January has been an interesting month in the search space, while major changes are not going to happen from one month to another, there were some big moves. Microsoft sites, aka Bing, added 1.1 percent points to their market share according to comScore, quite a significant improvement. Google lost almost the same amount.
"Google Sites led the U.S. explicit core search market in January with 65.6 percent market share, followed by Yahoo! Sites with 16.1 percent and Microsoft Sites with 13.1 percent (up 1.1 percentage points)," comScore wrote.
"Ask Network accounted for 3.4 percent of explicit core searches, followed by AOL LLC Network with 1.7 percent," it added.
Bing has been adding market share, little by little, ever since it launched and, though it's a bit of a move forward, perhaps it shouldn't be that unexpected. More interesting, Bing's gain comes at the expense of Google.
With the wave of criticism regarding Google's allegedly spam-filled results and the whole Bing - Google spat, maybe it's all taking a toll on the search giant.
However, market share losses don't always mean net losses. In fact, in the search space, they rarely do. This is the case now, while Google lost a bit of market share, more people searched on Google than ever before.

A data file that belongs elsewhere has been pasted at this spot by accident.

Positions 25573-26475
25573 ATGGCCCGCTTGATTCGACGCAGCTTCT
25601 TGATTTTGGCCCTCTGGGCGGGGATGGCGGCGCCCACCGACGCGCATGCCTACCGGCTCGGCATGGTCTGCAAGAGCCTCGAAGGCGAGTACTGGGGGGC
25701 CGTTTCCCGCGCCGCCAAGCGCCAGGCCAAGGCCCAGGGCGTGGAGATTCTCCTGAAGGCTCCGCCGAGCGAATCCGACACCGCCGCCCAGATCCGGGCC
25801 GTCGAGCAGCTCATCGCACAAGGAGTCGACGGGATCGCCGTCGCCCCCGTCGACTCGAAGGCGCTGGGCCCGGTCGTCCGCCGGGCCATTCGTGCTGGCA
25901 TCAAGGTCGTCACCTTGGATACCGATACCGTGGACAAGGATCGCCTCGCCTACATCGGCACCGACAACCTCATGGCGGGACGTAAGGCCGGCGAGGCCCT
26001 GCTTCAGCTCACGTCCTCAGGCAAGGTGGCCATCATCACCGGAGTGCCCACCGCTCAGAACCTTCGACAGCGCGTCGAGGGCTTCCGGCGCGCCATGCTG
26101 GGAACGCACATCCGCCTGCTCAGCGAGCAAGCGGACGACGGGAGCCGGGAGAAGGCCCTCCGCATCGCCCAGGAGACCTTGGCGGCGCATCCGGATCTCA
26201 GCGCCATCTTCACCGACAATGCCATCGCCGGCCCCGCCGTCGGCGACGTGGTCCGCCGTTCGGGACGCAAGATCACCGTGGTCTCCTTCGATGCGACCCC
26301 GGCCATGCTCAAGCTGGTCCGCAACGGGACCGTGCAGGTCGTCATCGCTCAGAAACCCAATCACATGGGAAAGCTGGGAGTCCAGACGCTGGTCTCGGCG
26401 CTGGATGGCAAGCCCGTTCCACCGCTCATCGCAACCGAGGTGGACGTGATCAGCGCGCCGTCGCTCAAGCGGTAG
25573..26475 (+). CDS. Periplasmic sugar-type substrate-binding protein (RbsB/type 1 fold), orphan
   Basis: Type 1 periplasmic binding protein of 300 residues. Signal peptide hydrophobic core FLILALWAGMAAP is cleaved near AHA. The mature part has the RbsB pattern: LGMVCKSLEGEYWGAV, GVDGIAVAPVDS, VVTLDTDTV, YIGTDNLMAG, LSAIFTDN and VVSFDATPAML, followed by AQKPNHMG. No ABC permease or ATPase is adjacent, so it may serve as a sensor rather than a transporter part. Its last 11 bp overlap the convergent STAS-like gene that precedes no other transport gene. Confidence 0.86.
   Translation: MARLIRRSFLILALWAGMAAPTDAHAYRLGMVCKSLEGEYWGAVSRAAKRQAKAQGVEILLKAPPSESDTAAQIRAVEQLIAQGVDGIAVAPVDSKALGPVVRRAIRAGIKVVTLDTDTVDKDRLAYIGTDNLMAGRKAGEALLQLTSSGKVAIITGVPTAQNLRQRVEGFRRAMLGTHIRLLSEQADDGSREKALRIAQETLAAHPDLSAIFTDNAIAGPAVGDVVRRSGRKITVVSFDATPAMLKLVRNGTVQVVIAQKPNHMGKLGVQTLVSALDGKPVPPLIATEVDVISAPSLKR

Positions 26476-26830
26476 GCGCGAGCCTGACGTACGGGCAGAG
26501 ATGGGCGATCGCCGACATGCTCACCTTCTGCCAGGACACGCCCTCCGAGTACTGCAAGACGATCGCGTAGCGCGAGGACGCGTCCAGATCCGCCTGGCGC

"Nearly 17 billion explicit core searches were conducted in January. Google Sites ranked first with 11.1 billion searches," comScore explained.
"Yahoo! Sites came in second with 2.7 billion, followed by Microsoft Sites with 2.2 billion (up 13 percent), Ask Network with 576 million and AOL LLC Network with 296 million," it added.
Google saw an 1 percent rise in the number of queries in January, from December, Yahoo 4 percent and Bing a huge 13 percent.
Note that comScore measures Explicit Core Searches, that is, searches initiated willingly by users not those that are done automatically on various pages to serve customized content.